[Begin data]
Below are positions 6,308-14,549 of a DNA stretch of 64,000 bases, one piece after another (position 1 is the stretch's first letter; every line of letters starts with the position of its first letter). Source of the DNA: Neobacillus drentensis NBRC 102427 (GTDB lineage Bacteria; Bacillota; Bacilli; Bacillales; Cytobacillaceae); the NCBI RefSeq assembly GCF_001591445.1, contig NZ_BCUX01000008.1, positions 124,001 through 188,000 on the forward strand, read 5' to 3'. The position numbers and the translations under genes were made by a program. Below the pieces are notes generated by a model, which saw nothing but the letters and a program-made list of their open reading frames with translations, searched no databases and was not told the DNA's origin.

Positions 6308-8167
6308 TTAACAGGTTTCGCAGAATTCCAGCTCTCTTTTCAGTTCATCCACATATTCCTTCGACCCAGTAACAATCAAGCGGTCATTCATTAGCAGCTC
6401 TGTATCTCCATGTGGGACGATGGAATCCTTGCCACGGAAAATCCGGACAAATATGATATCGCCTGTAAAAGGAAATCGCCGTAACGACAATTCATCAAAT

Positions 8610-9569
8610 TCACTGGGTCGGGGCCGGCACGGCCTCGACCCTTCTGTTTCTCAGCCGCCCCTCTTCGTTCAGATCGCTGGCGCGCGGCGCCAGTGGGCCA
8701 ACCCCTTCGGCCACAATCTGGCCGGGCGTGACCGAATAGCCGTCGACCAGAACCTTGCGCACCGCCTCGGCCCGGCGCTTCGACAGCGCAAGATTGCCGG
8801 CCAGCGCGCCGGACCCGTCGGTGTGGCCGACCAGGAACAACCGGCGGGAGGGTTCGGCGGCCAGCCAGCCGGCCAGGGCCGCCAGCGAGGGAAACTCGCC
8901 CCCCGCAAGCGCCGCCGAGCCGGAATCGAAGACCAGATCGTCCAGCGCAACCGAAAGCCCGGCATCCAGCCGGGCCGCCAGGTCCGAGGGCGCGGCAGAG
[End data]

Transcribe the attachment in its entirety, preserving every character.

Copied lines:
Below are positions 6,308-14,549 of a DNA stretch of 64,000 bases, one piece after another (position 1 is the stretch's first letter; every line of letters starts with the position of its first letter). Source of the DNA: Neobacillus drentensis NBRC 102427 (GTDB lineage Bacteria; Bacillota; Bacilli; Bacillales; Cytobacillaceae); the NCBI RefSeq assembly GCF_001591445.1, contig NZ_BCUX01000008.1, positions 124,001 through 188,000 on the forward strand, read 5' to 3'. The position numbers and the translations under genes were made by a program. Below the pieces are notes generated by a model, which saw nothing but the letters and a program-made list of their open reading frames with translations, searched no databases and was not told the DNA's origin.

Positions 6308-8167
6308 TTAACAGGTTTCGCAGAATTCCAGCTCTCTTTTCAGTTCATCCACATATTCCTTCGACCCAGTAACAATCAAGCGGTCATTCATTAGCAGCTC
6401 TGTATCTCCATGTGGGACGATGGAATCCTTGCCACGGAAAATCCGGACAAATATGATATCGCCTGTAAAAGGAAATCGCCGTAACGACAATTCATCAAAT

Positions 8610-9569
8610 TCACTGGGTCGGGGCCGGCACGGCCTCGACCCTTCTGTTTCTCAGCCGCCCCTCTTCGTTCAGATCGCTGGCGCGCGGCGCCAGTGGGCCA
8701 ACCCCTTCGGCCACAATCTGGCCGGGCGTGACCGAATAGCCGTCGACCAGAACCTTGCGCACCGCCTCGGCCCGGCGCTTCGACAGCGCAAGATTGCCGG
8801 CCAGCGCGCCGGACCCGTCGGTGTGGCCGACCAGGAACAACCGGCGGGAGGGTTCGGCGGCCAGCCAGCCGGCCAGGGCCGCCAGCGAGGGAAACTCGCC
8901 CCCCGCAAGCGCCGCCGAGCCGGAATCGAAGACCAGATCGTCCAGCGCAACCGAAAGCCCGGCATCCAGCCGGGCCGCCAGGTCCGAGGGCGCGGCAGAG